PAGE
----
LEONARDTOWN, MD — Student performers with The Southern Maryland Youth Orchestra and Choir brought music to life with their spring season concert, “Homeward Bound.” Hosted at St. Mary’s Ryken Auditorium on May 15, the concert concludes the year and auditions for all three groups start this month.
The youth orchestra, CAPELLA, and the TrebleMakers have been preparing for the May concert since January, said Julia Nichols, President.
“We have 24 students in the orchestra and 40 students in the two levels of choir. We do not have any students in both groups at this point,” said Nichols. “Currently, orchestra students range from 5th grade through 12th grade. Choir students range in age from 7 through 15.”
The concert’s theme Homeward Bound, features musical pieces such as Selections from Andrew Llyod Webber’s The Phantom of the Opera and Ronan Haridman’s Lord of the Dance, as well as a choir capella performance of Journey’s “Don’t Stop Believing,” said Nichols.
“My personal favorite from the orchestra was Mussorgsky’s Hopak, and from the choir was “Hey Ho Nobody Home,”” said Nichols.
The favorite piece of the concert was “Nimrod” from Edward Elgar’s Enigma Variations, said Andrew Smouse, orchestra director.
“This is a piece of standard literature performed by all the major orchestras of the world. Typically, younger players play arrangements of famous works but this particular piece was the original work performed by professional orchestras,” said Smouse.
While live performances always have their mistakes, the excitement of live performances are what makes these shows special and memorable, said Smouse.
“The orchestra and choir did a great job harnessing the excitement and nerves to bring their talents to a new level throughout the entire performance,” said Smouse. “I am a firm believer in teaching basic music theory and music history during rehearsals. This being said, during rehearsals we have listened to performances, discussed composers and works, and learned the basics of music theory.”
Music is a big part of every culture, and it touches all individuals in some way during their lives, said Nichols.
By studying music, students can come closer to understanding the history, struggles, and successes of the eras in which the pieces were written, said Smouse.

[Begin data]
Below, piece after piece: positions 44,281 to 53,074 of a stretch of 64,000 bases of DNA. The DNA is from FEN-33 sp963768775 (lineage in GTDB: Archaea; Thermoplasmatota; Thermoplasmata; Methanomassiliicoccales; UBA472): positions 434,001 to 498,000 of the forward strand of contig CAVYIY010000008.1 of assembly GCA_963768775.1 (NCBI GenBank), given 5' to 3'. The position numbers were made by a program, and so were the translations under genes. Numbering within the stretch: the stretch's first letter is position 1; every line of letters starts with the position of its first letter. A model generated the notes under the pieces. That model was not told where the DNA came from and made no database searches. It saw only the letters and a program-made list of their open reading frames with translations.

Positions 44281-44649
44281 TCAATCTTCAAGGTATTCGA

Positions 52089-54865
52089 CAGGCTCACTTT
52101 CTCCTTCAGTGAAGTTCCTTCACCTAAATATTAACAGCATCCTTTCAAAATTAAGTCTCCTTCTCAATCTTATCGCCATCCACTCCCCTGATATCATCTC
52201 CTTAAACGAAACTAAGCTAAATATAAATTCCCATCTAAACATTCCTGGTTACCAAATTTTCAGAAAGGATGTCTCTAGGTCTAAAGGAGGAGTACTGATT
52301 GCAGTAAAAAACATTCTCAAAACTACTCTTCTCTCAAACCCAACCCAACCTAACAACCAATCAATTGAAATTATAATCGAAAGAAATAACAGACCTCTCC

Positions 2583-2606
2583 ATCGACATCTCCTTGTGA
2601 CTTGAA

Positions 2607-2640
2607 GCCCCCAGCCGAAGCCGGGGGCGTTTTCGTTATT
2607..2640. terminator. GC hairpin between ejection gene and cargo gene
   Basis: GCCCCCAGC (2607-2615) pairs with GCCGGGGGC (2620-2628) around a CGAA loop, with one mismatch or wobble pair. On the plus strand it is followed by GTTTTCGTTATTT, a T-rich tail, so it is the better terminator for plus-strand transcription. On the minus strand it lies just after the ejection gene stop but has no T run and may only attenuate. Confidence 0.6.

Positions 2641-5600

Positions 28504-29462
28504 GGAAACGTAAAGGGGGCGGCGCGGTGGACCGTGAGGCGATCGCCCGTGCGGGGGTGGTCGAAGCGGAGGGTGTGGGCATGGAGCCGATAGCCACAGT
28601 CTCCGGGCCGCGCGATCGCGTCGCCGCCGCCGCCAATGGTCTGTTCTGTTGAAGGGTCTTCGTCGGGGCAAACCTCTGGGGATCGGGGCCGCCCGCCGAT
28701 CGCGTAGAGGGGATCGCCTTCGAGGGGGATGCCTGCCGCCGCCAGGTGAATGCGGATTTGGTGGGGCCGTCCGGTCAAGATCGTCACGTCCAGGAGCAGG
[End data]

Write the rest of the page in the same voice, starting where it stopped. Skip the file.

“Music is also a way that many have used to express their emotions when words may fail. In short, music is the only major form of communication, to my knowledge, that does not require a translation to be understood making it a truly universal language,” said Smouse. “Knowing basic music notation is a skill that can be used throughout a life time in the same way as foreign language or mathematics.”
If students want to pursue music education or performance as a profession, Smouse gives the same advice to all interested.
“Aside from having among the highest major drop-out rates in college and burnout rates in careers, it is also among the most rewarding careers one can have. It is not for everyone but if you love music, teaching and helping others, and interacting with people, this may be a career for you,” said Smouse.
Children who learn music will learn from their mistakes and recover more quickly from their mistakes throughout their lives, said Nichols.
“Studying music also helps teach children focus and perseverance,” said Nichols.
Auditions for the 2016-2017 SMYOC season started this month. Students wishing to join either the choir or the orchestra must go to their website to register for an audition, said Nichols.
“Auditions take place in May, June and August before the fall season starts. Details for what to expect in auditions are outlined on the web site,” said Nichols. “Both groups rehearse on Monday evenings. The orchestra rehearsed at Ryken High School this spring from 6:30 to 8:30 p.m., and will be rehearsing at Leonardtown High School this fall. The choir rehearses at Leonardtown Middle School with TrebleMakers rehearsing from 6 to 7:30 and CAPELLA rehearsing from 7 to 9.”
Currently most of the students are in public or private schools, said Nichols.
“Most from St. Mary’s, but we do have representation from both Calvert and Charles Counties. We do have some home-schooled students and welcome all students in the Tri-County area to audition,” said Nichols.
Annual tuition is $240 for each group, said Nichols.
“We do provide financial aid to those families in need – we believe that no student should be discouraged from participating due to financial need,” said Nichols. “Once students have passed their auditions, they do not need to re-audition unless they leave the group for a season or more and wish to return, or if they wish to switch instruments in the orchestra or switch levels in the choir.”
The orchestra welcomes all instruments, even non-traditional ones, said Nichols.
“Currently the orchestra has need of more woodwinds and brass, but we are looking to grow in all areas,” said Nichols. “This fall, we are expanding our groups to offer an orchestra and choir experience in an additional location at Prince Frederick. Our hope is to offer the students in Southern Maryland the opportunity to participate in quality orchestral and choral programs without the need to travel great distances.”
Jaclyn Chapman, choral director, did not return contact from The BayNet.
Jacqui Atkielski can be contacted at firstname.lastname@example.org